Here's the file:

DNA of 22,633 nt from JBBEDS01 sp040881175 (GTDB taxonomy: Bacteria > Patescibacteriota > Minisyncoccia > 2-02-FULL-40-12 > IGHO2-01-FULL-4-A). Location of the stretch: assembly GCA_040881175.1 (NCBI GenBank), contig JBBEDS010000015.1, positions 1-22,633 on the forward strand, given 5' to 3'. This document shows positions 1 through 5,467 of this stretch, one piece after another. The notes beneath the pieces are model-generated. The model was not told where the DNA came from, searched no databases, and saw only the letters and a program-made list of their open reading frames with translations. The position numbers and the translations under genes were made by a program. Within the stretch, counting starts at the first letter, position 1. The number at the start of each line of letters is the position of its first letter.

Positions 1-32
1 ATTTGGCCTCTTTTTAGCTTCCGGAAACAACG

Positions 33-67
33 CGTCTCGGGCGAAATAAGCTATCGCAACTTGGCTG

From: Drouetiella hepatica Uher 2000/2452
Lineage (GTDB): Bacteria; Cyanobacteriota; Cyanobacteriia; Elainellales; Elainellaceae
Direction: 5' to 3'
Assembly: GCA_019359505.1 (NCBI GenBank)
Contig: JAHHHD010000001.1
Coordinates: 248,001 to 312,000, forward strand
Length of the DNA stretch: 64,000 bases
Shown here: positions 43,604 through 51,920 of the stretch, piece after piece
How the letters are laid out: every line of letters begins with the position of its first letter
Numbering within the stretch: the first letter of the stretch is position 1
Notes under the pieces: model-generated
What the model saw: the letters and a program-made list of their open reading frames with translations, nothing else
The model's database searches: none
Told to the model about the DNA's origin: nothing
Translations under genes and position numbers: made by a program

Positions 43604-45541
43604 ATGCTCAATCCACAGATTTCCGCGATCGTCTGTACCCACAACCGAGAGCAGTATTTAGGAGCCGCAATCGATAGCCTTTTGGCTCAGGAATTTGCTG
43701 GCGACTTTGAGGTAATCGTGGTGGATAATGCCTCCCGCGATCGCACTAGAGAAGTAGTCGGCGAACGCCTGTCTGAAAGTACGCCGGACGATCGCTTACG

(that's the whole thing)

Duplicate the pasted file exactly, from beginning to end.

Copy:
DNA of 22,633 nt from JBBEDS01 sp040881175 (GTDB taxonomy: Bacteria > Patescibacteriota > Minisyncoccia > 2-02-FULL-40-12 > IGHO2-01-FULL-4-A). Location of the stretch: assembly GCA_040881175.1 (NCBI GenBank), contig JBBEDS010000015.1, positions 1-22,633 on the forward strand, given 5' to 3'. This document shows positions 1 through 5,467 of this stretch, one piece after another. The notes beneath the pieces are model-generated. The model was not told where the DNA came from, searched no databases, and saw only the letters and a program-made list of their open reading frames with translations. The position numbers and the translations under genes were made by a program. Within the stretch, counting starts at the first letter, position 1. The number at the start of each line of letters is the position of its first letter.

Positions 1-32
1 ATTTGGCCTCTTTTTAGCTTCCGGAAACAACG

Positions 33-67
33 CGTCTCGGGCGAAATAAGCTATCGCAACTTGGCTG

From: Drouetiella hepatica Uher 2000/2452
Lineage (GTDB): Bacteria; Cyanobacteriota; Cyanobacteriia; Elainellales; Elainellaceae
Direction: 5' to 3'
Assembly: GCA_019359505.1 (NCBI GenBank)
Contig: JAHHHD010000001.1
Coordinates: 248,001 to 312,000, forward strand
Length of the DNA stretch: 64,000 bases
Shown here: positions 43,604 through 51,920 of the stretch, piece after piece
How the letters are laid out: every line of letters begins with the position of its first letter
Numbering within the stretch: the first letter of the stretch is position 1
Notes under the pieces: model-generated
What the model saw: the letters and a program-made list of their open reading frames with translations, nothing else
The model's database searches: none
Told to the model about the DNA's origin: nothing
Translations under genes and position numbers: made by a program

Positions 43604-45541
43604 ATGCTCAATCCACAGATTTCCGCGATCGTCTGTACCCACAACCGAGAGCAGTATTTAGGAGCCGCAATCGATAGCCTTTTGGCTCAGGAATTTGCTG
43701 GCGACTTTGAGGTAATCGTGGTGGATAATGCCTCCCGCGATCGCACTAGAGAAGTAGTCGGCGAACGCCTGTCTGAAAGTACGCCGGACGATCGCTTACG